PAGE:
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The axle is as shown an Exactoscale one with the plastic sleeve removed. The only source of these appears to be the Scalefour Society shop, which is where I bought them. The brass tube was from Hobby Holidays, reference N2.
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This photo shows the axle in position. When everything is in place, with the axle pinpoints inserted into the bearings, it looks no different from the other axles.
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The benefit of this arrangement is that the middle wheel set is able to effortlessly slide across to accommodate rail curvature. In this picture, the middle axle has been slid over fully to the bottom, and you can see the displacement compared to the other two at the top.
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And I can successfully propel this through all the curves on my layout - so no Cleminson for me!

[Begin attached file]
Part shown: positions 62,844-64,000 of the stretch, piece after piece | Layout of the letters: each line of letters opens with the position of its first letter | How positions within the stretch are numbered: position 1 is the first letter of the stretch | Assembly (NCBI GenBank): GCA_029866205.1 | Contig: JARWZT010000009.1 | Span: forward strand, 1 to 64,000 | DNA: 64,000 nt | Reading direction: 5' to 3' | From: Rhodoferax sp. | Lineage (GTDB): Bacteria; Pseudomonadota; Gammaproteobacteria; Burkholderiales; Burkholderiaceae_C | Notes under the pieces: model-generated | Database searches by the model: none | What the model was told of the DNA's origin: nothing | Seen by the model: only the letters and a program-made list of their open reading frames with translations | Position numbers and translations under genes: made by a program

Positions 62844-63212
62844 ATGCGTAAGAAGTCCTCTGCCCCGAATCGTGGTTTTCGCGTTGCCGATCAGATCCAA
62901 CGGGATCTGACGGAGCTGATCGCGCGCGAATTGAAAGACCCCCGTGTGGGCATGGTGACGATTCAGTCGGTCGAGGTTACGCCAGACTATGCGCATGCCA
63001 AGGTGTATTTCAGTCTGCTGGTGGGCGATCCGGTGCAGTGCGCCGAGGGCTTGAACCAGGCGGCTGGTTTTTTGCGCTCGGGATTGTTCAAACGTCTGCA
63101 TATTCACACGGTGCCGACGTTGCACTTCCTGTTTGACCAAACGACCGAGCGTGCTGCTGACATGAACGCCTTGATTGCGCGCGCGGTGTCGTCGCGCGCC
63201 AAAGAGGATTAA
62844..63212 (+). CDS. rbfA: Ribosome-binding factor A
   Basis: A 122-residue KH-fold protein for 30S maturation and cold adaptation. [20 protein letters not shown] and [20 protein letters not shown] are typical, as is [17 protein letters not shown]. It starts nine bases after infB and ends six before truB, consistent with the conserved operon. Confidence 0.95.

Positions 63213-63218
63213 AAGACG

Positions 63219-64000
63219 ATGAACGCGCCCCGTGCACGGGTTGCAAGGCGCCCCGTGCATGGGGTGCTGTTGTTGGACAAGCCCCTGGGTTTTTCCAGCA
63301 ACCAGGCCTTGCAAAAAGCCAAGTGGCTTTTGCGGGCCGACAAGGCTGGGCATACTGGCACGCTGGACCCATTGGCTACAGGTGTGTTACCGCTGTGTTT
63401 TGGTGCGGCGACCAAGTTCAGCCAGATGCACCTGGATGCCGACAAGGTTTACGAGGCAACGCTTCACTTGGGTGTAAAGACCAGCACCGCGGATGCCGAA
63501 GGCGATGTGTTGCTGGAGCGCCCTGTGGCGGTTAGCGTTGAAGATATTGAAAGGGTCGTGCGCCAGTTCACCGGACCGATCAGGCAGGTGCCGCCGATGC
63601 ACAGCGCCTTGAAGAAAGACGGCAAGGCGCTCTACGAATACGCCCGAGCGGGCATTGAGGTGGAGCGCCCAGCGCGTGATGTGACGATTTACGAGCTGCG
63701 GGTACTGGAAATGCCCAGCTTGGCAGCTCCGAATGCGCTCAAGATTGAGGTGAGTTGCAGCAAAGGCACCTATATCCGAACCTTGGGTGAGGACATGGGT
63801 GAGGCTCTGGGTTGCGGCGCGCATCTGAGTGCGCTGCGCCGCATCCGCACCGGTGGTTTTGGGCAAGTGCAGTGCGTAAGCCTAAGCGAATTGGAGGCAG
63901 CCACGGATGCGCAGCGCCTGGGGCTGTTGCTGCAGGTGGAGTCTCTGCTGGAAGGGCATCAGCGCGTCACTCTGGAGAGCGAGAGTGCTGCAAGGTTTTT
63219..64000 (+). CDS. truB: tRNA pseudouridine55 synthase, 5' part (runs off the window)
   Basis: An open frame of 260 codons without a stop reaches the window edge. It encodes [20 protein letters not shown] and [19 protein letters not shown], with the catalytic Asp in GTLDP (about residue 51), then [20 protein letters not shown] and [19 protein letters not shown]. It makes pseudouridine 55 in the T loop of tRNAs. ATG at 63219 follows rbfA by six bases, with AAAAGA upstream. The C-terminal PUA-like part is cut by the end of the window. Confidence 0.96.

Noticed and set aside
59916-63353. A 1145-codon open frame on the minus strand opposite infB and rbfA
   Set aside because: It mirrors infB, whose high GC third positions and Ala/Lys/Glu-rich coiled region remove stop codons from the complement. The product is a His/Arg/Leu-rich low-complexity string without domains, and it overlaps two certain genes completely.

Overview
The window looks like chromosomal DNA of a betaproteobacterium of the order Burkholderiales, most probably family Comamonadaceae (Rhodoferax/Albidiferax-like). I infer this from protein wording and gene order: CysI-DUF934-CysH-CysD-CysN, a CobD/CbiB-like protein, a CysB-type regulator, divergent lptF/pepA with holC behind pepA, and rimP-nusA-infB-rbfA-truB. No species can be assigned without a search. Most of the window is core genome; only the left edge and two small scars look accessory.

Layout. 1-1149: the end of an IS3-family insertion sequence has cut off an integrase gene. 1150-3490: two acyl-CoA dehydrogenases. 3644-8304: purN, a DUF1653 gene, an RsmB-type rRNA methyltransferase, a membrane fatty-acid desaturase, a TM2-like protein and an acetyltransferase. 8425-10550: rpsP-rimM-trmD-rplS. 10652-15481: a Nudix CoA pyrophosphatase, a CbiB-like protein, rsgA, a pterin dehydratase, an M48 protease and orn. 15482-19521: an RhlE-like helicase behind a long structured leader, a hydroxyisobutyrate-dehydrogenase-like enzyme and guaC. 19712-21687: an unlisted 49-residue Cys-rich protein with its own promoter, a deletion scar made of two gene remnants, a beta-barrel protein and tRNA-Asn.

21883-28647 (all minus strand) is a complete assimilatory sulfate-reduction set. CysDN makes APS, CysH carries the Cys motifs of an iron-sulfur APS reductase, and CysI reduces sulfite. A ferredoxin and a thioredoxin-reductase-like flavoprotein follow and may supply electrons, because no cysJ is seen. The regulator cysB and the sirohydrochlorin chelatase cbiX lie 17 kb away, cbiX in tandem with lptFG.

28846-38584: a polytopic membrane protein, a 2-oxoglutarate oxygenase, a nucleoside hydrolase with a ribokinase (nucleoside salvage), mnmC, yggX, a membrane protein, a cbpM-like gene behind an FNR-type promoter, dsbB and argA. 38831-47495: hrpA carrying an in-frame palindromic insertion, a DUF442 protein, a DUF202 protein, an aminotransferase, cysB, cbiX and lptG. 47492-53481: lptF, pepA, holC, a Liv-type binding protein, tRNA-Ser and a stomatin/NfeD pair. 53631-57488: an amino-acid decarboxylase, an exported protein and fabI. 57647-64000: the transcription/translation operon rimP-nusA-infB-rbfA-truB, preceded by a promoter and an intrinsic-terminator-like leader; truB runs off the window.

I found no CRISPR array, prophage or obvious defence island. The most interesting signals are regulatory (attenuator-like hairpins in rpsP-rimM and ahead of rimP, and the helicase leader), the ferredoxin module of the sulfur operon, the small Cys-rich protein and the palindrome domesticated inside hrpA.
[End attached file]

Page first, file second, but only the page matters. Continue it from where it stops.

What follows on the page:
Next I fitted the springs, and had lots of fun(not) with that! And in the process also found out why the RCH 1907 W-iron shape isn't the right one - but that's for another time....

Alan
lindsay_g
Posts: 487
Joined: Mon Aug 13, 2012 9:43 pm

Re: Diagram 29 Milk Truck

Post by lindsay_g »

That set up for allowing lateral movement of the centre axle seems a very neat and simple solution which I feel I'll have to try for the reasons that I'll set out below. I can't foresee any problems with it.

When I saw a wire through all 3 axles in a previous post I thought Alan was going to adopt the same set up that I employed on a 6 wheel Drummond coach built from a John Boyle Decent Models kit - see the picture below :

Coach chassis.jpg
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From the bottom, there is the "Cleminson" arrangement as designed by John which may work but I've never taken it to the stage of any build as I found it all a bit unwieldy. The middle chassis is again a Cleminson as supplied by Brassmasters which is a far neater arrangement and does work. However, I have 2 hang ups over this arrangement :